Thursday, 14 December 2017

Informal and non-formal competences matching devise for migrants' employability and active citizenship

22 November 2012

International conference on “Status of a migrant worker in the European labour market in times of crisis”

Where: Ljubljana, Slovenia - City Hotel
When: Wednesday, December, 05 2012
What: Presentation of experiences from various European countries on the current situation of migrant workers in the labor market
Who: Institute for Employment - Info point for foreigners

From the Republic of Slovenia - Government Communication Office

Ljubljana - Migrant workers are the most vulnerable group that has been hit hardest by the crisis.
According to Zoran Kotolenko of the Labour, Family and Social Affairs Ministry, migrants generally find work in sectors that have been hit hardest by the economic turmoil. These include construction and other more flexible types of employment.
He added that despite Slovenia keeping migration laws untouched, the influx of migrants decreased dramatically since the beginning of the crisis in 2008.
"Every year since 2008 the numbers of these workers in the labour market decreased by about a third," Kotolenko said, adding that the crisis has also reflected with regards to respect to labour rights.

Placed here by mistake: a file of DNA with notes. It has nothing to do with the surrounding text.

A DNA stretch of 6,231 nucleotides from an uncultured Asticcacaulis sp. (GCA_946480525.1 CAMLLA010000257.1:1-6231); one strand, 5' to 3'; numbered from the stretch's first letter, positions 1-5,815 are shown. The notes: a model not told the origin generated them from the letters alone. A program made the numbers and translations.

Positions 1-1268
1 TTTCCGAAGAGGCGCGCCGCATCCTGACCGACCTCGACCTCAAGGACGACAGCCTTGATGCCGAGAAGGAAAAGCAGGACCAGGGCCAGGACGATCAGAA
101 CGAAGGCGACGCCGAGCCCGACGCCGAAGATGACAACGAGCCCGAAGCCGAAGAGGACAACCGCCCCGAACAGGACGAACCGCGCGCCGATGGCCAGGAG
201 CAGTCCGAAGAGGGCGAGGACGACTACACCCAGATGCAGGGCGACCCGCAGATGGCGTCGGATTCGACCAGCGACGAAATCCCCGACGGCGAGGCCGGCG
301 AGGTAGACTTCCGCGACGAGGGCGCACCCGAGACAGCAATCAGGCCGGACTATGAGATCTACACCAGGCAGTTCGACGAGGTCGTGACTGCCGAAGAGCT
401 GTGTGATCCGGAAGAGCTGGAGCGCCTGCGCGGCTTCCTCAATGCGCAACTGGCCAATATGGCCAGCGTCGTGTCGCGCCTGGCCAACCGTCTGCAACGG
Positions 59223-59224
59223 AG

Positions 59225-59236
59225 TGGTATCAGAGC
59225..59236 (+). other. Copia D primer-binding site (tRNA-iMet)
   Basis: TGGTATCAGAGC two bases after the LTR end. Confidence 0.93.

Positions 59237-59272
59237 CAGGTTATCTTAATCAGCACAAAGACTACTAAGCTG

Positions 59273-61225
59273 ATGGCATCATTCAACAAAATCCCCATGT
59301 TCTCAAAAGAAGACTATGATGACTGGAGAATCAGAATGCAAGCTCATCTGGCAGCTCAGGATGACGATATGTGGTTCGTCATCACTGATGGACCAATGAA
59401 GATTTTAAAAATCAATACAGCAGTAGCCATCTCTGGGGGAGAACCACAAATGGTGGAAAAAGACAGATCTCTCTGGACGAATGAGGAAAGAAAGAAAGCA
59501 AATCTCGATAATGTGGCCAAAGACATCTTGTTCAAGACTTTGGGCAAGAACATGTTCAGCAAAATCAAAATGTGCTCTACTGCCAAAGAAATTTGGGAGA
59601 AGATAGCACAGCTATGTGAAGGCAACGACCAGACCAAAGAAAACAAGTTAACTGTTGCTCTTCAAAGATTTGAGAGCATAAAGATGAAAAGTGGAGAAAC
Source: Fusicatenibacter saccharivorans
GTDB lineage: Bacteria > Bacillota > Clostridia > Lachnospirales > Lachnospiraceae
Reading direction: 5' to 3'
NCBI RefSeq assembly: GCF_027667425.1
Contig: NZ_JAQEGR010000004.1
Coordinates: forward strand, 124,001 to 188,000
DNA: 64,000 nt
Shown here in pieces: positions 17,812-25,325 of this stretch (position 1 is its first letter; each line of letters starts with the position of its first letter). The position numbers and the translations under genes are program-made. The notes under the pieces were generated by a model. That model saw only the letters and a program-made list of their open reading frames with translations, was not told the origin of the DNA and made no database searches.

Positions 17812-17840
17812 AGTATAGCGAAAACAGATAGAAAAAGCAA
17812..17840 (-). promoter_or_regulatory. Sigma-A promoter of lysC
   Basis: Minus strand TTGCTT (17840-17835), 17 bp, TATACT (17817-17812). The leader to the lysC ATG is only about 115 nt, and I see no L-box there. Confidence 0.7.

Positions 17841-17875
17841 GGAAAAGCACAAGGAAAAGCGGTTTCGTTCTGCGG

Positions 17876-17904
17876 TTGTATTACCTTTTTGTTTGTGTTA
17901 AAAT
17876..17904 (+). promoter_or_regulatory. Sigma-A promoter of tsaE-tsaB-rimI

Lučka Žižek, director of the Employment Service which organised today's event, underlined that employment was the key element for inclusion of migrants into the host society.
"Migrants who work in Slovenia represent a vulnerable group, which is exposed to rights violations and unequal treatment also because they lack suitable and understandable information."
To that end, the Employment Service has been working to help migrants find relevant information. The "Info point for foreigners" is a part of these efforts, offering multi-language information and services through a network of partner institutions. The information service strives to help immigrants fight social exclusion, improve their economic independence and secure better treatment with regards to labour laws, Žižek said.
Established in May 2010, the info point has since offered help and advice to over 35,000 foreign workers, mostly citizens of Bosnia-Herzegovina, Croatia, Serbia, Macedonia, Albania as well as Russian-speaking citizens of the republics of the former Soviet Union.
Each month some 120 people turn to the info point for help, while its website records over 15,000 visitors per month.

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